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Using -M to test age of file

by bwelch (Curate)
on Aug 22, 2003 at 15:03 UTC ( #285804=perlquestion: print w/ replies, xml ) Need Help??
bwelch has asked for the wisdom of the Perl Monks concerning the following question:

I'm having trouble using "$fileAge = -M $fileName" to determine age of files in a directory. Basically, I need to see if all the files in a directory are more than a day old. If they are, I process them. My problem is that whenever the fileAge is printed out, it's null and looks like this: "Filename=[result.896] file age = []" I should add that all the files I'm currently scanning are less than a day old for now. What am I doing wrong?

# Test output files for age to see if they should be processed # Start out assuming all output files may be parsed my $filesAreOldEnough = 1; if ( $numOutputFiles > 0 ) { foreach my $fileName ( @outputFiles ) { my $fileAge = -M $fileName; print "Filename=[ $fileName ] file age = [ $fileAge ]\n"; if ( $fileAge < 1 ) { $filesAreOldEnough = 0; #last; # check all files for now } } } else { # No input files to process, skip directory... $filesAreOldEnough = 0; }

edited by ybiC: URL-escaped square brackets in text

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Re: Using -M to test age of file
by tcf22 (Priest) on Aug 22, 2003 at 15:17 UTC
    Try using stat

    Change
    my $fileAge = -M $fileName;
    to
    my $fileAge = (stat($filename))[9];


    Update: Looks like it is probably the path being wrong. Apparently these commands do pretty much the same thing internally(which is probably good to know), so just ignore my original answer.

      Try using stat

      Why? You seem to presume that stat and -M are not intimitely related? In fact -X just calls stat and caches the unused result fragments in the _ magical var - yes it is called _ so you can do this:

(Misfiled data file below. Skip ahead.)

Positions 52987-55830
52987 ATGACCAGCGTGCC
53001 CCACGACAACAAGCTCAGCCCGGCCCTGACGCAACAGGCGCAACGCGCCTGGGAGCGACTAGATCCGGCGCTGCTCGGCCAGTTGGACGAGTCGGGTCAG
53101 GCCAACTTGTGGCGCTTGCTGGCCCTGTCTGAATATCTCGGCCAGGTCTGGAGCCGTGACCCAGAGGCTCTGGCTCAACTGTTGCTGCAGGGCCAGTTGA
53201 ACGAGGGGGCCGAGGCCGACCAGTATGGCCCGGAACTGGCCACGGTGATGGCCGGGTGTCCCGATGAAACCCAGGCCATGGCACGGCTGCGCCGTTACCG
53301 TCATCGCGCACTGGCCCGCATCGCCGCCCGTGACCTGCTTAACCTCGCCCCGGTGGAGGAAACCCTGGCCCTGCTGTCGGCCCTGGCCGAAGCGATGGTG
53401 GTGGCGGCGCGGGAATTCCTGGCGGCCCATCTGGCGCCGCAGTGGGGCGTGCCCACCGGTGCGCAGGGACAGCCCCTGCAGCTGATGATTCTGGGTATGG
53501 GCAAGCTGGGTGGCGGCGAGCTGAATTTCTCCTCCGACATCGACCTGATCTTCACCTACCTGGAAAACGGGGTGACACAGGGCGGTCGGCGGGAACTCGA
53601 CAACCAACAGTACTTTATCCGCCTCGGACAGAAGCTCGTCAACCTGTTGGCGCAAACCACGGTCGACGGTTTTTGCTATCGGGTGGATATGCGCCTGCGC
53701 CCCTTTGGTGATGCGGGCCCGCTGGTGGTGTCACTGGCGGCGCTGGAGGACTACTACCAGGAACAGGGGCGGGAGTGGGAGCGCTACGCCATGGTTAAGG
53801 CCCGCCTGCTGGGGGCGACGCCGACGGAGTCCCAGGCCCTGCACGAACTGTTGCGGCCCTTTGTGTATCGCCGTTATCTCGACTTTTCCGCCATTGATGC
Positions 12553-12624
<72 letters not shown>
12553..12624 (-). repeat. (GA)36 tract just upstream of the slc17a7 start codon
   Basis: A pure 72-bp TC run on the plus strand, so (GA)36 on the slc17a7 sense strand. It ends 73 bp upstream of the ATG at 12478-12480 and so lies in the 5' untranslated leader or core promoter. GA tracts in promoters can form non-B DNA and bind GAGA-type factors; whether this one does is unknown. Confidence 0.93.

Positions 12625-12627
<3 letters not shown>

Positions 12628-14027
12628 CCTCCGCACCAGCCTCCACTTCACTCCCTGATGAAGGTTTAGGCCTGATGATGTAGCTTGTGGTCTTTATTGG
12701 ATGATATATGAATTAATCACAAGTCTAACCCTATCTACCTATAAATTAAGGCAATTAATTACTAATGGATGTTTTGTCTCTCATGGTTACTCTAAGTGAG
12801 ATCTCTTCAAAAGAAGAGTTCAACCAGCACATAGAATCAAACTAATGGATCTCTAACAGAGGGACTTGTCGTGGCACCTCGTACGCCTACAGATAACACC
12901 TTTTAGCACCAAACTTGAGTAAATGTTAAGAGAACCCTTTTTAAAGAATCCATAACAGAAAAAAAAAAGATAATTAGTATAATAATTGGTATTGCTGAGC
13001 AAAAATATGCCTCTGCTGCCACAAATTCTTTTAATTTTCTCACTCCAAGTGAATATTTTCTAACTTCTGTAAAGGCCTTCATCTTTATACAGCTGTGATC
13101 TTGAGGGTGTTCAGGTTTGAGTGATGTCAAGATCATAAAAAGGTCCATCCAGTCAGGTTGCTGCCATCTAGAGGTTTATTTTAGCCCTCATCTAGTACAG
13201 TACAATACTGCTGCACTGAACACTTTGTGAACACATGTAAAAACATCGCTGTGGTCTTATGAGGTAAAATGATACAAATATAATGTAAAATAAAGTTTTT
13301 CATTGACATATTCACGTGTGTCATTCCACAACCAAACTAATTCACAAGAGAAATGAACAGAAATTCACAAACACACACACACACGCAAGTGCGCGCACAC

$exist = -e $blah; # calls stat, returns -e , caches result $dir = -d _; # takes the last stat (ie $blah) returns -d value $file = -f _; # etc

      The problem is a path issue, the solution is:

      my $fileAge = -M $fileName || die "Can't stat $fileName $!\n"

      The error will be No such file or directory Solution full path. Yes you can make relative work but that is an exercise for the reader.

      cheers

      tachyon

      s&&rsenoyhcatreve&&&s&n.+t&"$'$`$\"$\&"&ee&&y&srve&&d&&print

        In fact -X just calls stat and caches the unused result fragments in the _ magical var - yes it is called _ so you can do this:

        Just to clarify, caching the results isn't peculiar to the filetest operators; stat() itself caches the results too.

        -sauoq
        "My two cents aren't worth a dime.";
        
Re: Using -M to test age of file
by VSarkiss (Monsignor) on Aug 22, 2003 at 15:23 UTC

    This is just a guess, but... Are you either pre-pending the directory name to the file name, or changing to the directory? The symptom sounds like you're doing something like:

    foreach my $dir (@directories) { foreach my $file (@filenames) { $age = -M $file; ....
    When what you should be doing is:
    foreach my $dir (@directories) { foreach my $file (@filenames) { $age = -M "$dir/$file"; # see the difference? ....
    or something like this:
    foreach my $dir (@directories) { chdir $dir or die "Couldn't chdir to $dir: $!\n"; foreach my $file (@filenames) { $age = -M $file; .... } chdir ".." or die "Help, I stranded myself";

    As I said, just a guess. HTH.

Re: Using -M to test age of file
by tachyon (Chancellor) on Aug 22, 2003 at 15:23 UTC

    You need the full path to the file. If you checked for the error with -M $fileName || die "Can't stat $fileName, Perl say $!\n" it would say No such file or directory You can check errors in $! for all sorts or perl functions open, mkdir, unlink and -X are just a few where it may (or may not) be useful.

    cheers

    tachyon

    s&&rsenoyhcatreve&&&s&n.+t&"$'$`$\"$\&"&ee&&y&srve&&d&&print

Re: Using -M to test age of file
by arthas (Hermit) on Aug 22, 2003 at 15:29 UTC

    Hi!

    I did cut&paste your code on my editor and executed it (after filling @outputFiles with something) and it works:

    Filename=[ prova.pl ] file age = [ 2.31481481481481e-05 ] Filename=[ save.pl ] file age = [ 333.155497685185 ]

    Maybe the problem is that you don't specify the full path. By the way, you could change:

    if ( $numOutputFiles > 0 )

    with:

    if ( @outputFiles > 0 )

    In scalar context, @array returns the number of its elements.

    Michele.

Re: Using -M to test age of file
by bwelch (Curate) on Aug 22, 2003 at 16:46 UTC
    Thanks much for the help! I kept looking in the wrong places for the problem...

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